India’s Descend Towards Autocracy


Photo source: Outlook India

By Naveed Qazi | Editor, Globe Upfront

India’s democratic ideals are no more as free by nature as they were before. The country has slipped towards repression in various forms. The country now ranks 161st on the World Press Freedom Index. Freedom House and the Economist Intelligence Unit say it is no longer a fully free democracy.

The country is the world’s biggest swing state in the struggle between democracies and autocracies. It is both the world’s largest democracy as well as a vital ally of the West in its rivalry with China.

The BJP’s leadership is widely believed to be in firm control of India’s political narrative. Due to this, some officials empowered by the political moment, who lean towards right-wing politics might even be encouraged to try out their most extreme and partisan ideas. Others will simply be confident in believing that if they act in obviously partisan ways even to the extent of undermining the ideals of their offices, they will not suffer. What might be called bottom-up illiberalism makes India look like a Hungary- or Russia-style banana republic rather than the mother of democracies it claims to be.

In autocracy, the one thread that is common to all narratives on dictatorship is the glorification of the dictator’s personal characteristics. According to Dutch historian Frank Dikotter, every single state action, every welfare for people, and even normal administrative activity would be attributed to him. The marketplace would abound with dictator memorabilia. The news media must repeat his name and his likeness ad nauseam. Hoardings, medallions, portraits, and images have to proliferate. They lie to themselves and to the people, and the lies are supported and encouraged by the sycophants who surround them. As watchers, we can see many such characteristics evident in India now.

The challenge for democracy mongers in the political arena of the world is how to get a genuine win situation for democracy in India. They not only should recruit it into their democratic alliance but should also persuade Indian leaders to reverse course and safeguard constitutional rights and freedoms. Some contend that these goals will be very tough to achieve, and others are overly optmistic that change might take its course in Indian politics, eventually. However, until India is autocratic, it will be no fast friend in the struggle against other autocracies. A sustainable alliance of anti-authoritarian regimes requires genuinely shared values.

On the contrary, Modi has been feted and praised from Canberra to Paris, for his democratic credentials. Yet, his regime continues to muzzle big media and weaponise the legal system to crack down on dissent. It has also barred nearly seventeen thousand NGOs from receiving foreign funding, from Oxfam to Delhi University.

Opposition leader Rahul Gandhi also had been the latest target of regime lawfare. He was kicked out of parliament in March 2023 after being convicted of defaming the prime minister’s name. The infamous Enforcement Directorate has increased investigations of political leaders by four hundred percent since Modi came to power, with ninety-five percent of those targeted hailing from the opposition. And all this has been for the service of a Hindu nationalist regime that has been menacing to minorities. There are many examples proving this.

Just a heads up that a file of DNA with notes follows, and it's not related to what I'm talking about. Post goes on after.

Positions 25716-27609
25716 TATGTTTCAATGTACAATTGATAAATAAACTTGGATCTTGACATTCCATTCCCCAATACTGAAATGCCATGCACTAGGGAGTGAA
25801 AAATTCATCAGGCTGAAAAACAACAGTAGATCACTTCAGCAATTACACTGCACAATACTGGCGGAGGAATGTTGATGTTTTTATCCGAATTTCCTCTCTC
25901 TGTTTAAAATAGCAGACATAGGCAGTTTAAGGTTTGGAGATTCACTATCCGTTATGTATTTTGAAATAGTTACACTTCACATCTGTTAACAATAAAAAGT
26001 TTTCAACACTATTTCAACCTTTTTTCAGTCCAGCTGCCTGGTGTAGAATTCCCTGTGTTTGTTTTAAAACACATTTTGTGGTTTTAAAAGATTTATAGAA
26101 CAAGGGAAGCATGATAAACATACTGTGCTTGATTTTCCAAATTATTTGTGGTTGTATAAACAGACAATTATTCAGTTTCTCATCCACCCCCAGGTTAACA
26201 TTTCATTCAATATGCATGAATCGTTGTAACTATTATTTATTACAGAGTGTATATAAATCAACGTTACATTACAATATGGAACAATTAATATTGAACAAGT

Hate crimes against Muslims are up three hundred percent since Modi came to power and new legislation threatens to disenfranchise a large percentage of the country’s two hundred million Muslims.

World leaders and other opinion shapers need to go public with their concerns about Indian democracy. They should apply the adage: good friends speak hard truths. However, whenever world leaders do that, Modi and his Bharatiya Janata Party will claim colonialism, bullying, and Western hypocrisy in such political dissent.

According to Ricken Patel, a chief executive of Avaaz, India will be culturally, linguistically, economically, and politically entwined with the West and the democratic world in the future. He wrote in an Oped in LA Times: ‘authoritarians thrive on the aura of invincibility. Every time we compromise with India’s current leaders we reinforce that strongman image, and every time we criticize them we help puncture it.’

That is why, India’s relationship has a potential to rapidly grow with the West because Western countries are ‘decoupling’ their economies from China and want to shift their industry to India.

International criticism should also remain a fair game for the Indian media to cover. It would be ethical if they do that because India’s media can become a powerful tool to reach the Indian public. This is what the BJP fears most. In fact, its political repression has been carefully hidden, and it has been twisted to win over Indian voters. Repression works well under this kind of veil, but when debunked, it can become a serious miscalculation by rapidly turning people against authoritarians.

For Modi, there is no need to raid foreign news agencies or jail opposition politicians to silence critics. It would make more sense, in fact, for Modi and other BJP leaders to push back against these things, when they claim to do things by the book, and swear by their organic popularity stemming from the propaganda of everybody’s emancipation.






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